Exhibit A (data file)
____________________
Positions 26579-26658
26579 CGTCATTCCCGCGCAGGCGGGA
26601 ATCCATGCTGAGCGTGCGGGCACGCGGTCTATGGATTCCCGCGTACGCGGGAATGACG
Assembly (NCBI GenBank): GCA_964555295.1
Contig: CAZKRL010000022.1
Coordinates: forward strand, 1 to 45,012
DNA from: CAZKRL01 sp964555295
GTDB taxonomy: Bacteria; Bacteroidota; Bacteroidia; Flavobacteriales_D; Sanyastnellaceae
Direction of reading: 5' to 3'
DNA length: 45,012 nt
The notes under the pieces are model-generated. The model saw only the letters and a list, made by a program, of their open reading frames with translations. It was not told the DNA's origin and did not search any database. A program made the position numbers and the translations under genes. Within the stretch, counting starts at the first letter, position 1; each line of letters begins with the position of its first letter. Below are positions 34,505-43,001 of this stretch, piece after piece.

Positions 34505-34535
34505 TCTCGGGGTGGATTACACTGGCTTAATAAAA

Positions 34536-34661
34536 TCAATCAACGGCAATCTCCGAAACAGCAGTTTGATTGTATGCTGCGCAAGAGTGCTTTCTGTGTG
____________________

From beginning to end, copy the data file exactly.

Positions 26579-26658
26579 CGTCATTCCCGCGCAGGCGGGA
26601 ATCCATGCTGAGCGTGCGGGCACGCGGTCTATGGATTCCCGCGTACGCGGGAATGACG
Assembly (NCBI GenBank): GCA_964555295.1
Contig: CAZKRL010000022.1
Coordinates: forward strand, 1 to 45,012
DNA from: CAZKRL01 sp964555295
GTDB taxonomy: Bacteria; Bacteroidota; Bacteroidia; Flavobacteriales_D; Sanyastnellaceae
Direction of reading: 5' to 3'
DNA length: 45,012 nt
The notes under the pieces are model-generated. The model saw only the letters and a list, made by a program, of their open reading frames with translations. It was not told the DNA's origin and did not search any database. A program made the position numbers and the translations under genes. Within the stretch, counting starts at the first letter, position 1; each line of letters begins with the position of its first letter. Below are positions 34,505-43,001 of this stretch, piece after piece.

Positions 34505-34535
34505 TCTCGGGGTGGATTACACTGGCTTAATAAAA

Positions 34536-34661
34536 TCAATCAACGGCAATCTCCGAAACAGCAGTTTGATTGTATGCTGCGCAAGAGTGCTTTCTGTGTG